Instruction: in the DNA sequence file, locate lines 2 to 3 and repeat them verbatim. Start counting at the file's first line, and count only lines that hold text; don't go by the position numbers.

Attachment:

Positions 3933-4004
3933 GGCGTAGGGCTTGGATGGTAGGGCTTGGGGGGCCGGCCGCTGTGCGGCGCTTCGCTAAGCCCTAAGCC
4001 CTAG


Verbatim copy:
3933 GGCGTAGGGCTTGGATGGTAGGGCTTGGGGGGCCGGCCGCTGTGCGGCGCTTCGCTAAGCCCTAAGCC
4001 CTAG